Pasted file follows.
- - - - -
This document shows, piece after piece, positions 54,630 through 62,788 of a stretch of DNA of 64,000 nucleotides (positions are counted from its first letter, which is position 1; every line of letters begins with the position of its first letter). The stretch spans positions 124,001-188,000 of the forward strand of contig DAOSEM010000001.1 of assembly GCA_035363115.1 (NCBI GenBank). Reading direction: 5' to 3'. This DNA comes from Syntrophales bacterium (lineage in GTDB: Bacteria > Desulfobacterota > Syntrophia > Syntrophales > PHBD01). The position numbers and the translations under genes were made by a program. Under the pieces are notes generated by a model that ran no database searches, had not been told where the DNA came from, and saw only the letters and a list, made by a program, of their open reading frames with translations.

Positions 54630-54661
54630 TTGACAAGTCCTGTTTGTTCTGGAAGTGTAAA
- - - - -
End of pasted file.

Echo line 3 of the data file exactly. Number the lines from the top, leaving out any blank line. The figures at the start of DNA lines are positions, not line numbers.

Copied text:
54630 TTGACAAGTCCTGTTTGTTCTGGAAGTGTAAA